While Rose’s story grabs reader attention, Hochschild’s book is compelling because he tells a bigger story. He shows us the gap between rich and poor during the Gilded Age and the early 20th century and educates readers in a lucid and accessible sty le about early struggles for a fairer, kinder society.
A review of The History of England Volume III: Civil War by Peter Ackroyd
Civil War is not for those who want a detailed account of the Civil war period specifically; it is particularly void of military detail, but offers an insightful and vivid narrative of the whole of 17th century England that retains the period’s intricacy and complexity. While Ackroyd’s style is to make the civil war period seem rather like a series of accidents, common themes emerge that still influence our culture today.
A review of Imperial Plots by Sarah Carter
Government and Canadian Pacific Railway officials (all men), subscribed to the myths that women lacked the technological and physical ability to farm successfully. In practice, wives and daughters of homesteaders frequently performed hard physical toil and operated machinery. Carter’s study uncovered many women who farmed and ranched, some quite successfully.
A review of Dark Convicts by Judy Johnson
The story itself is a fascinating one with themes very relevant to modern readers: the impact of colonisation, racism, cruelty and social inequality, as well as love, hunger, and the desire for meaning and self-actualisation. Johnson is a natural storyteller, providing narrative context in between each of the poems. However the real heart of the collection is the poetry, which goes deeper than scholarship would otherwise allow. Johnson puts the reader right into the moment of experience, using language that is both harrowing and wry.
A review of Museum of Unheard (of) Things by Roland Albrecht
These stories, which function to cast a dim aura to the otherwise miserable objects, are “Unerhörten” in the two sense of that German word: they are “unheard” and “unheard of”—unknown and outrageous, suppressed and surprising. But for the non-German speakers, this adjective carried a third meaning: it was impossible to hear them, because all the stories could only be read in German. Until now, that is. The 78 stories in the entire collection have been translated into English by You Nakai and Alexander Booth, assembled together following the order of their weight, and published as the official catalogue raisonné of the museum.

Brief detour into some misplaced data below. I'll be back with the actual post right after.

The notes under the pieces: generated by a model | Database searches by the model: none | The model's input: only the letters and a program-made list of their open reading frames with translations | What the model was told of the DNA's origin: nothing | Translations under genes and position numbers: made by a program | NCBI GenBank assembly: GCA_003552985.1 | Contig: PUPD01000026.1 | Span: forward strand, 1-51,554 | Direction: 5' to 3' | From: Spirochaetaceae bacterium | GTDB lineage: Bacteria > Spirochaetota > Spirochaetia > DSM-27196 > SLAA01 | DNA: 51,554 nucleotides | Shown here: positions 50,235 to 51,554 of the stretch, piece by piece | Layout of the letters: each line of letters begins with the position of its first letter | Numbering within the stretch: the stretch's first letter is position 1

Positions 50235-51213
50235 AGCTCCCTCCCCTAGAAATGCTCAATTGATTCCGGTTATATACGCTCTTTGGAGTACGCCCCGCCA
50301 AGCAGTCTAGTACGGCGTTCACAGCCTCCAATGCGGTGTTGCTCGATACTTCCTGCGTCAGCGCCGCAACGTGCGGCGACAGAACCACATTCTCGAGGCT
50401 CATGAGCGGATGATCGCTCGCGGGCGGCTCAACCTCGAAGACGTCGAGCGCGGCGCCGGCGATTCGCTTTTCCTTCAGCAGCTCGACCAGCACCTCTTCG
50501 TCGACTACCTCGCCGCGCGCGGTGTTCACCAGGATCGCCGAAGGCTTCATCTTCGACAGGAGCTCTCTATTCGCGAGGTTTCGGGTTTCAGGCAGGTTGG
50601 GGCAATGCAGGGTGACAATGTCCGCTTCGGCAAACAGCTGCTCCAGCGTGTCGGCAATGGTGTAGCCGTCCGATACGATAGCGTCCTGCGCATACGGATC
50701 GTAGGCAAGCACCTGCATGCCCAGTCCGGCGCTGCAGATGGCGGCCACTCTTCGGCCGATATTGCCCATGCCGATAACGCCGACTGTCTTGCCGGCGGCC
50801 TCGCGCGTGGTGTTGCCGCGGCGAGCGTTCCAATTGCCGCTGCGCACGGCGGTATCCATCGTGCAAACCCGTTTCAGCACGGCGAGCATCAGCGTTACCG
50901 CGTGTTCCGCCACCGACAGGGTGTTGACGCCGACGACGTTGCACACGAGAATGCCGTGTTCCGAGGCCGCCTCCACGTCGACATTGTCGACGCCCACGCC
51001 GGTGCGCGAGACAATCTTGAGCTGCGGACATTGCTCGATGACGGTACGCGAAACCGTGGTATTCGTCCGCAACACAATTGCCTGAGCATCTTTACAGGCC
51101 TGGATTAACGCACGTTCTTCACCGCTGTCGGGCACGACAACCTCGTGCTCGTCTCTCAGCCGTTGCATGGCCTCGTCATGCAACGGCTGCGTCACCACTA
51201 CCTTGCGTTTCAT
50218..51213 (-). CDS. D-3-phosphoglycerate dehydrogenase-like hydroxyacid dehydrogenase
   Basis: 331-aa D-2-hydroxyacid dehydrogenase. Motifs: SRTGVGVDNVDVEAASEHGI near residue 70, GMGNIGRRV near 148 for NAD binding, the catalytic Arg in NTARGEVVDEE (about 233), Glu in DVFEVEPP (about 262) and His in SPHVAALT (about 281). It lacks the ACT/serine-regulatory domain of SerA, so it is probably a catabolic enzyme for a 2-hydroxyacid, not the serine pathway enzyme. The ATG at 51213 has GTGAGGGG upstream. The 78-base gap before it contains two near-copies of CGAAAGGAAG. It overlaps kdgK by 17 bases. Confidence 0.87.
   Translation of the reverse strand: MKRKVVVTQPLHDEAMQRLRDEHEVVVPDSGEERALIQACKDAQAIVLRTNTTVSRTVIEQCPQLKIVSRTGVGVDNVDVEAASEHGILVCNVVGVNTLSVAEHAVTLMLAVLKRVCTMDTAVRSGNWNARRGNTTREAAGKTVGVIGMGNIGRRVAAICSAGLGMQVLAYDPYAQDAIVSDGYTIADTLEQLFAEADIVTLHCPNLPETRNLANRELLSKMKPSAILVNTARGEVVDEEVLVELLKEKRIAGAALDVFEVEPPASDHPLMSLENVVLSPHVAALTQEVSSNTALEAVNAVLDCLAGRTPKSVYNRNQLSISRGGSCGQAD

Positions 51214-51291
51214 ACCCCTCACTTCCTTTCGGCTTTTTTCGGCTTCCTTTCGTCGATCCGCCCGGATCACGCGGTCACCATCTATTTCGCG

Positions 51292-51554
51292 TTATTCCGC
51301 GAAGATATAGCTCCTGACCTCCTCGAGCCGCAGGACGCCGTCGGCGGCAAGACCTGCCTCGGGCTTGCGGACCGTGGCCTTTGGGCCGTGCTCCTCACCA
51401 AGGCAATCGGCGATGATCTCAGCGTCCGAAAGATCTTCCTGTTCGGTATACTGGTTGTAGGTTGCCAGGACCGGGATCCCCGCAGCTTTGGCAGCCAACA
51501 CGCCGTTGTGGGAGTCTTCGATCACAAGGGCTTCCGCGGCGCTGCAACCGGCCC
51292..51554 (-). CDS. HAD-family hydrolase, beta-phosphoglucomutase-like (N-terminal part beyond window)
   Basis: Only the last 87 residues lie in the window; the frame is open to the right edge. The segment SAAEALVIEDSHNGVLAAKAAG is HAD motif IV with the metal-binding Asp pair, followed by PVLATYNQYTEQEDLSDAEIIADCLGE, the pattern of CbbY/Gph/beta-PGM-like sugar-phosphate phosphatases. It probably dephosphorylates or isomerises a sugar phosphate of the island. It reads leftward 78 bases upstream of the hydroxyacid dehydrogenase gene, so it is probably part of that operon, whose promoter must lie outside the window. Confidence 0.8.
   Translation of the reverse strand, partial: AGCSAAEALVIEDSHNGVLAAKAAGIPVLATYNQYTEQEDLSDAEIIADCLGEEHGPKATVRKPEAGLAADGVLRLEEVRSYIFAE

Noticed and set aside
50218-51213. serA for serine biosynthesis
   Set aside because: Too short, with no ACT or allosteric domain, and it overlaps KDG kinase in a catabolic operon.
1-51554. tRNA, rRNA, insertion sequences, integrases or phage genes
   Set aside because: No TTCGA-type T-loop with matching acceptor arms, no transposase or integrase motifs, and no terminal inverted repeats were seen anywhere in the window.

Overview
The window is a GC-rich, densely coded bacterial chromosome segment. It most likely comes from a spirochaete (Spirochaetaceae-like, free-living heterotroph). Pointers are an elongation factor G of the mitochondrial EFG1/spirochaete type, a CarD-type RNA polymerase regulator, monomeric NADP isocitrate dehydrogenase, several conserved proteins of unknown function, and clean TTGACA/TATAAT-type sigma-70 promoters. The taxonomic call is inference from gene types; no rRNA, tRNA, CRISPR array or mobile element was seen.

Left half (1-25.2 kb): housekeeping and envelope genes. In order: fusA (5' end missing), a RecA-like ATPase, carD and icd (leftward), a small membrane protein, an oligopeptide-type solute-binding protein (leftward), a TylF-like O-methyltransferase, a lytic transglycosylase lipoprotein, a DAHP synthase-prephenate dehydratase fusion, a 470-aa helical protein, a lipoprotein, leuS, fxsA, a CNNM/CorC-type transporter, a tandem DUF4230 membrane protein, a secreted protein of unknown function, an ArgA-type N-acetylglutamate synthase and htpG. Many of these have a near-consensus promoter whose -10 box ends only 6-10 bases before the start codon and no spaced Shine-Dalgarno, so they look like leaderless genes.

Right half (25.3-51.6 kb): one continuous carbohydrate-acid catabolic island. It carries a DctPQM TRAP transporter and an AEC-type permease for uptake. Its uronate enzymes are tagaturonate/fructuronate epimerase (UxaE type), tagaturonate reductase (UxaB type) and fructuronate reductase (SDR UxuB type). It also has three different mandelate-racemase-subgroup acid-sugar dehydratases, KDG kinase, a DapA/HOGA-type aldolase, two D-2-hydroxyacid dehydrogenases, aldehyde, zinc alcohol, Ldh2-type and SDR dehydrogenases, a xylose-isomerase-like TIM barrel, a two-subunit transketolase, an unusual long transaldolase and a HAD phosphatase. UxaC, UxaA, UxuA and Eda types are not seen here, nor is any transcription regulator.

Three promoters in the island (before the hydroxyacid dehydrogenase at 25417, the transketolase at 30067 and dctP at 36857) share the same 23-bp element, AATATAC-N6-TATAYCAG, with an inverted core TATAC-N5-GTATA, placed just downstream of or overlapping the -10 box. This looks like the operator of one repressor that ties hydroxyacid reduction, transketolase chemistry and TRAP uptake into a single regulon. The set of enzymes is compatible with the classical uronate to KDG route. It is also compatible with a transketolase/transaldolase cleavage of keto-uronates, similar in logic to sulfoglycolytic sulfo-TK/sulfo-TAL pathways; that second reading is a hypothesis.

A review of The Civil War, A Narrative by Shelby Foote
The Civil War, A Narrative exemplifies the awfulness, overtiredness, dirt and stench of war. It was a time of fading hope, misinterpretation, fundamental disquiet vis-à-vis the future and an anxiety that the war which everyone had hoped would end rapidly, would not. Notwithstanding the nearly 900 page enormity of the work, is an edition to be studied by serious scholars of history.
A review of Vikings by Martin J Dougherty
That Dougherty is a historian is evident in this work. Filled with maps, photographs and graphics; Dougherty treats the reader to an eye-appealing, gratifying volume regarding the fundamentals of Viking life, history and a broad spectrum of activities carried out for the duration of the period. Vikings provides a robust overview of a fascinating people whose life, culture, accomplishments and behaviors have colored much of the world and have left an indelible mark on those of us who descend from the settlement areas colonized by them.
A review of Lists of Note by Sean Usher
Ultimately, what Lists of Note shows us is that we’re not alone in our desire to tame the rush of information, tasks, and needs that bombards us everyday. Listmaking is both rational and helpful in our chaotic lives and has always been so. More importantly, Lists of Note teaches us that the list, is more than ephemera. It is a key to who we are, and at its best, can actually be a beautiful, and even artistic medium.
A review of Hartmann Schedel. Chronicle of the World – 1493 edited and annotated by Stephan Fussel
his is a beautifully produced facsimile of the German edition (it was apparently published in Latin at the time as well) of what has come to be known as the Nuremberg Chronicle. The book sets out to tell the history of the world through seven ages, though the seventh is best described as the age to come, when we can look forward to the coming of the Antichrist, Armageddon and the Last Judgement. Seems crazy to most o us, but these were all very real prospects for Hartmann Schedel and his contemporaries.
An interview with David Laskin
The author of The Family talks about his book, the people behind it and within it, the historic events and extensive research he did, his challenges in writing this book, the “American dream” and immigration, and much more.